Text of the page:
• Their may be an online bulletin board for the ship your relative came on or a migrant camp in which they may have stayed. Many people find each other through such forums so it might be a great place to throw your question out to the wider world.

Mother, Boy & Girl Sitting on Public Seat, Middle Park, 1949 Mother, Boy & Girl Sitting on Public Seat, Middle Park, 1949
Image: Mr Cliff Atkinson
Source: Museum Victoria
 

• Doing an online search for their names might reveal something. While it sounds obvious, many don’t think of it! Lots of people are online these days with personal websites, blogs, social networking, business websites and so forth.

• Various organisations have tracing services that may, in certain circumstances, be able to locate missing family members.

Got a question? Ask us!

Links:

Post World War II Immigration in Photographs

Lunar New Year

Author
by Nicole D
Publish date
10 February 2012
Comments
Comments (0)

On Sunday 29 January Melbourne’s Chinatown came alive with beating drums, firecrackers, lion and dragon dances, kung fu demonstrations, market stalls, and great food. We went down for a little look to enjoy the spectacle and join the thousands of people from diverse backgrounds who came to celebrate Lunar New Year.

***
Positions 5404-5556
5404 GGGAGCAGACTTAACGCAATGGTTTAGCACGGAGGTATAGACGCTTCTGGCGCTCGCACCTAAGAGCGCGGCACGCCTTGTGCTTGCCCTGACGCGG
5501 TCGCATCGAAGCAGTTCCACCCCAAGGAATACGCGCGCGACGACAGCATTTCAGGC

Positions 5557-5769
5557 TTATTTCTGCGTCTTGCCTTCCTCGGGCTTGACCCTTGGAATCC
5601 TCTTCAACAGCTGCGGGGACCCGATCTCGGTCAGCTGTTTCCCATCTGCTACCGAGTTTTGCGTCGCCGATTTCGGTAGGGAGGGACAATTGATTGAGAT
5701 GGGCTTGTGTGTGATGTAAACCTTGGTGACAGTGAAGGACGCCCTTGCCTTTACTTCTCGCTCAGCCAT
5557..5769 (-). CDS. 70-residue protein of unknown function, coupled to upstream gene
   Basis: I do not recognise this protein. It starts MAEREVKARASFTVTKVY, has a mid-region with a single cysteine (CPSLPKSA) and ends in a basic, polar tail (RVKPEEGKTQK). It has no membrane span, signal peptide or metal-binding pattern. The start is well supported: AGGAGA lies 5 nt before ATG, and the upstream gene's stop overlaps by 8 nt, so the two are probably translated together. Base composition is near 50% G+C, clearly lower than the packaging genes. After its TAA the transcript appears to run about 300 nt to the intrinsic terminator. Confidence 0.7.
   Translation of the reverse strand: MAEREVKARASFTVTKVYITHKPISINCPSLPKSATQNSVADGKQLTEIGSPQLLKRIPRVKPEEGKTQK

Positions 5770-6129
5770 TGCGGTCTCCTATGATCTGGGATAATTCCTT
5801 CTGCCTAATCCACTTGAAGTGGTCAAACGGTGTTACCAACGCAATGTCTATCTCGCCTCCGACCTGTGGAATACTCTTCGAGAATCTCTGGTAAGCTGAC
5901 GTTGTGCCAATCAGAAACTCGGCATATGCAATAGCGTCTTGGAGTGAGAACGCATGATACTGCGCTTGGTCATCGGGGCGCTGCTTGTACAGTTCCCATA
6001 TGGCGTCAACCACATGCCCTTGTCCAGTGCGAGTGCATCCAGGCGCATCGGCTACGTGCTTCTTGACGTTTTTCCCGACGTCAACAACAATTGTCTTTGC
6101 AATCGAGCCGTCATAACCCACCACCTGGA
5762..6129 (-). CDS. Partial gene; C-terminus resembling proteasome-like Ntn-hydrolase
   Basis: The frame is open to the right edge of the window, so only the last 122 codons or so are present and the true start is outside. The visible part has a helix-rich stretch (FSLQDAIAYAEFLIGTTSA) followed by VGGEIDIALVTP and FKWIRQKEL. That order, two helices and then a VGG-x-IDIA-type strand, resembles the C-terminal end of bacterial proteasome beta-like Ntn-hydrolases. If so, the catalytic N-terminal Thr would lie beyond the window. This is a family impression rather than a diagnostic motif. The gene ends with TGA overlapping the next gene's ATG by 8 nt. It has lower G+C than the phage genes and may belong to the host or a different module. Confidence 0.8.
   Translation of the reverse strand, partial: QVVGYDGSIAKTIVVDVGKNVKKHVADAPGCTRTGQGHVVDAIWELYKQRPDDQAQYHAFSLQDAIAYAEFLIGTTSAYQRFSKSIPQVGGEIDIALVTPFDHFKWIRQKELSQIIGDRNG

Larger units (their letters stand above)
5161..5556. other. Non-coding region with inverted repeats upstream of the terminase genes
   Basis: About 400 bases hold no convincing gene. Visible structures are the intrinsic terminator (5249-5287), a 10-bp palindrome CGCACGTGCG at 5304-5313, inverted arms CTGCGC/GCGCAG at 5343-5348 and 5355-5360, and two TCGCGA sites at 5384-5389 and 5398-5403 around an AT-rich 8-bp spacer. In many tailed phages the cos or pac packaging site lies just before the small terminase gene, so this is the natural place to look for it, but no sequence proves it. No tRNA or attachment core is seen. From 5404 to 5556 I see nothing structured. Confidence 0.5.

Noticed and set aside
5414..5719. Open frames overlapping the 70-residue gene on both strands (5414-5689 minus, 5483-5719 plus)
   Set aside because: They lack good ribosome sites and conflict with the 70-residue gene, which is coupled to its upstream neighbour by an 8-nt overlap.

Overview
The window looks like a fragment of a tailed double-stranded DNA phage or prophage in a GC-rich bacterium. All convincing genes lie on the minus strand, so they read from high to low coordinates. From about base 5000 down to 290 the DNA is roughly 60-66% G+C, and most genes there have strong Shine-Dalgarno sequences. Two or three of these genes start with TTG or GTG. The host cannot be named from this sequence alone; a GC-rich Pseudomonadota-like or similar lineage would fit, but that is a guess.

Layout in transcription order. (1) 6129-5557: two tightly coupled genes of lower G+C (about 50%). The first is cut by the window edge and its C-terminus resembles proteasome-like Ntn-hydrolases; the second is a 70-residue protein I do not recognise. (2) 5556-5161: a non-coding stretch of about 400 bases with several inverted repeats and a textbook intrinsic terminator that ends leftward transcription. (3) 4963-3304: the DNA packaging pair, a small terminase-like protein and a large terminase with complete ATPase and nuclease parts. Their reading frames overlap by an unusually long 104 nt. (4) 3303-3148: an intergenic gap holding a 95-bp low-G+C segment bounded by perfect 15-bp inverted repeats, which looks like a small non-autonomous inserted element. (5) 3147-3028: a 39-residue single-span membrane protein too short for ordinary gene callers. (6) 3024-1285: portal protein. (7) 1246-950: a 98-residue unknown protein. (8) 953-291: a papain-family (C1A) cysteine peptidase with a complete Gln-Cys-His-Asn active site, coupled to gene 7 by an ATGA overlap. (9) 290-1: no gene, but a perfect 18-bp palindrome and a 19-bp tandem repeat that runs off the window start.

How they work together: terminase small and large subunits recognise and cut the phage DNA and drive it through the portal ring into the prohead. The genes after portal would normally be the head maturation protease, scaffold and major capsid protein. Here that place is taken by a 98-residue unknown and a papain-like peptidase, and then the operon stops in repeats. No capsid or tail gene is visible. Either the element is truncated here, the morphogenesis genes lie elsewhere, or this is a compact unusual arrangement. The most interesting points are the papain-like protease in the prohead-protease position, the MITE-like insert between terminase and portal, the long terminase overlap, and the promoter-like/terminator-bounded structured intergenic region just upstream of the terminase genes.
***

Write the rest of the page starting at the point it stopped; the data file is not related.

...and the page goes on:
Dragons ready to parade Dragons ready to parade
Image: Nic Davis
Source: Nic Davis
 

Monday 23 January 2012 marked the official Lunar New Year – often referred to as Chinese New Year. It is the most important celebration of the year for many communities throughout Asia, including in China, Malaysia, Vietnam, Cambodia, Indonesia and Thailand. It’s a time for families to reunite and celebrate together, with the festivities often lasting for a whole month from around mid January to mid February.  

Wing Chun demonstration Wing Chun demonstration
Image: Nic Davis
Source: Nic Davis
 

It is a festival rich with symbolism, designed to bring prosperity and happiness in the New Year. Decorations in cities throughout Asia go up early in January and the streets, stores and homes are riot of colour that rivals the Christmas season in Australia, with houses, streets, shops and businesses, brightly festooned with red lanterns, cherry blossoms, paper banners and other decorations.  

Crowds in Chinatown enjoying the Lion Dance Crowds in Chinatown enjoying the Lion Dance
Image: Nic Davis
Source: Nic Davis
 

Contemporary and traditional decorations for New Year Contemporary and traditional decorations for New Year
Image: Nic Davis
Source: Nic Davis
 

Of course Lunar New Year festivities are not limited to Asia, with Chinese communities throughout the world celebrating the festival. Australia’s long history of immigration from Asian countries means that today the Lunar New Year is one of the biggest celebrations in our diverse calendar of cultural events. Events are held in throughout the country, including in Melbourne’s Chinatown, Footscray, Richmond, Springvale, Box Hill and regional centres such as Bendigo.